A glimpse into the world of young African Entrepreneurs

According to the African Economic Outlook report, Africa has the youngest population in the world, with an estimated 200 million people between the ages of 15 and 24. However, despite a faster economic growth over the past decade, many young people still struggle to find employment opportunities within the continent and unless these young people can find meaningful work, the demographic dividend can easily turn into mass frustration and unrest. In light of this revelation, entrepreneurship has been identified as an important vice in creating jobs across the continent.

Most young people are tired of working for others or having to wait for the government to provide more jobs opportunities but, entrepreneurship provides a method for young Africans to embark on building the businesses of their dreams. However, being an entrepreneur in Africa comes with several challenges and the poor access to finance is the biggest challenge.

A survey which took a glimpse into the world of African Entrepreneurs dubbed the ‘Anzisha Youth Entrepreneurship Survey 2016’ has shone a light on this predicament. The survey was conducted through a collaboration between the African Leadership Academy and MasterCard Foundation, analysing 101 respondents across the continent. The report revealed that poor access to finance is the main barrier to growth of businesses in the continent, with 48 percent of respondents highlighting it as the biggest obstacle to expanding their companies. Also, out of the 101 respondents surveyed, only 27 percent received any form of outside investment from companies or the government, while 59 percent received capital from family members and 52 received investment capital as a result of grant schemes, causing these factors to be the major sources of accessible funding. Despite these challenges, 84 of entrepreneurs surveyed reported employing others, underscoring the employment creation potential of these businesses. However, a large proportion of respondents, about 41 percent, described the level of support available to enable young entrepreneurs in their countries as “poor” and “very poor.” This suggests that significant work has to be done in order to make it easier for young people to succeed.

Here is a glimpse into the world of Young Entrepreneurs

The reason why young people become Entrepreneurs

Many young people in Nigeria dream to be Chief Executive Officers of their own companies someday and some of them have started down this road by owning their own businesses. However, apart from becoming a CEO there are several other reasons why they become entrepreneurs. According to the report, the main reason why people become entrepreneurs is because they want to make a difference in the society, closely followed by wanting to utilise the opportunity to carve a niche for themselves.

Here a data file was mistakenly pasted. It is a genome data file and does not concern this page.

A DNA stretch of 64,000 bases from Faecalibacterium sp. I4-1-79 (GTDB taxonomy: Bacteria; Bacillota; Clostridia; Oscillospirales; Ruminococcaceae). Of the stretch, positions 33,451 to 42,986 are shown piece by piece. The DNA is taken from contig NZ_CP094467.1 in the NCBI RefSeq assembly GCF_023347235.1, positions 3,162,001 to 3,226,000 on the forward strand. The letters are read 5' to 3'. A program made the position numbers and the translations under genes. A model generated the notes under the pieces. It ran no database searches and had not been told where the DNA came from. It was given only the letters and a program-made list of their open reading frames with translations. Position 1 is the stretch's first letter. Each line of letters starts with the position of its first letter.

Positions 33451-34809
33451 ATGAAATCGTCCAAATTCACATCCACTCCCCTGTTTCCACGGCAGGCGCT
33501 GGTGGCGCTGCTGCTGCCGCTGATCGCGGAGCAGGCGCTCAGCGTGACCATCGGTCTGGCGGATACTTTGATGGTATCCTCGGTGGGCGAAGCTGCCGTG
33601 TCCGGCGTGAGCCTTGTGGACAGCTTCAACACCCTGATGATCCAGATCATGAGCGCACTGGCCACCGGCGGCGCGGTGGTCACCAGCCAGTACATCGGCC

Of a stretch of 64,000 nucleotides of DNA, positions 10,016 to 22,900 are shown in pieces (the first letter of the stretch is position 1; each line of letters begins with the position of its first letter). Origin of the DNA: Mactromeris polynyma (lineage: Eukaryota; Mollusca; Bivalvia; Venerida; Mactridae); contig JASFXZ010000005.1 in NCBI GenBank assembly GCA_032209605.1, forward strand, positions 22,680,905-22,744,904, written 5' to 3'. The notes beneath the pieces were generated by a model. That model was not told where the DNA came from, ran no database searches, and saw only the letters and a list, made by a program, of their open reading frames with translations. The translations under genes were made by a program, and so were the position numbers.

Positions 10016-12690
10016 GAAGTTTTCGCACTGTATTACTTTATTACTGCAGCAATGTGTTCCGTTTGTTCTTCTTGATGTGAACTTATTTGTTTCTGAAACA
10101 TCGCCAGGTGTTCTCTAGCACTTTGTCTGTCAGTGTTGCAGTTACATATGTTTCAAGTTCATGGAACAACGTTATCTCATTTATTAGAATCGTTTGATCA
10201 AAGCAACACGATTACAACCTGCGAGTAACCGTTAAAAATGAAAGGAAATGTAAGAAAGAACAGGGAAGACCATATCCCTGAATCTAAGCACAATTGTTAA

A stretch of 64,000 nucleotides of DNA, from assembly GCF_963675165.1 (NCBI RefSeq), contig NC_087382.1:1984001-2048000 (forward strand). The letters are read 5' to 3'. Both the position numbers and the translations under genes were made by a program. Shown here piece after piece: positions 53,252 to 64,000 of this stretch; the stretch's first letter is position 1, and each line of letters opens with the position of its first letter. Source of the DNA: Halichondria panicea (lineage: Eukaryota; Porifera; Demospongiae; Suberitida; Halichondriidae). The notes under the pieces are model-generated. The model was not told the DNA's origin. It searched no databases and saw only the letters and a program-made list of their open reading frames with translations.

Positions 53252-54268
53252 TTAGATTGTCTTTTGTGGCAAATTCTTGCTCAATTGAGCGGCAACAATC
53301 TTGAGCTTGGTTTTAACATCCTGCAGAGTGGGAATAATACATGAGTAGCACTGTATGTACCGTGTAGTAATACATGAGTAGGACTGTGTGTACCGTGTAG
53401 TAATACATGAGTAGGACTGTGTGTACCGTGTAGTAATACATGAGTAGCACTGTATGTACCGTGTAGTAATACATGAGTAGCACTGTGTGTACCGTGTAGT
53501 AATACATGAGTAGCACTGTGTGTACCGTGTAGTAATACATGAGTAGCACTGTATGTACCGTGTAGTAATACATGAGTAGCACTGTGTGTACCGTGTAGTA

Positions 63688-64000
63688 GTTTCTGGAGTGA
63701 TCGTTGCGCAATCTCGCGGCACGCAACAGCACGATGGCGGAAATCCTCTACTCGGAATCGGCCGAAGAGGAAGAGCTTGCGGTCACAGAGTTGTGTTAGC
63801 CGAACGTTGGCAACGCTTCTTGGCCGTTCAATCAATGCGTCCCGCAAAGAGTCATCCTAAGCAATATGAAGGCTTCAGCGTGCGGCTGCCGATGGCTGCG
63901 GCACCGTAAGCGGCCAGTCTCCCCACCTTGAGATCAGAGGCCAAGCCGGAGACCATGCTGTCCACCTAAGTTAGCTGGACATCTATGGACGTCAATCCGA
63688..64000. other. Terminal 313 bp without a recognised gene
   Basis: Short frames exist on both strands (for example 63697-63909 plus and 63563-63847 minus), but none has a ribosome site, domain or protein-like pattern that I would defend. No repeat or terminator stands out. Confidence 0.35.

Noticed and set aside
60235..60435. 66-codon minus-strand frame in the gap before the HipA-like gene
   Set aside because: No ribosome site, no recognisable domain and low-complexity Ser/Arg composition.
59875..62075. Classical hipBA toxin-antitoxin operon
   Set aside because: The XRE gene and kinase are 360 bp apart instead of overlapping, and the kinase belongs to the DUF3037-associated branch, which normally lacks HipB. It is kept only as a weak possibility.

The biggest challenge of growing a business

Almost every entrepreneur will agree that the biggest challenge to growing a business is getting proper access to funds. There are several people out there with good ideas with the potential to fetch more income for them and improve the economy but, these ideas are left to die because they lack access to capital that can propel them. Most entrepreneurs fund their businesses by getting money from family members and through grants.

Doing business internationally

There is an untapped market for African entrepreneurs when it comes to doing business internationally. This is due to the fact that many are unaware of how to sell their products across borders. Since the growth of e-commerce in 2012, several entrepreneurs have been able to grow their business, however, not all of them are aware that they can also develop their market-base abroad through these platforms.

Sales and Marketing

Firms that can successfully compete with others have been able to make it through sales and marketing, which is one of the major driving forces of businesses in Africa. Sales and marketing go hand-in-hand as a product cannot be known without giving it the right publicity. However, several entrepreneurs are also using social media and other platforms, such as exhibitions, as another way of showcasing their products. According to the report, when it comes to marketing businesses, 58 percent of young entrepreneurs invest in paid-for advertisements on social media networks, while 50 percent invest in exhibitions and events. However, word-of-mouth, which represents 83 percent, is by far the most popular marketing medium. A significantly less amount of people make use of more expensive channels such as television, outdoor billboards and radio.

Several organisations have come together to help solve the problem of a lack of access to funds for entrepreneurs. Recently in Nigeria, the YESGrant scheme was initiated by the Nigerian Young Professionals Forum (NYPF) in collaboration with Heritage Bank in order to provide funds for about 1000 Entrepreneurs in the country. If more organisations can come together like this to help unemployed youths in Africa more often, the level of unemployment in the continent may reduce drastically. In spite of all of these challenges, those who participated in the survey are confident about the future and suggest that governments should teach entrepreneurship in schools in order to help people interested.

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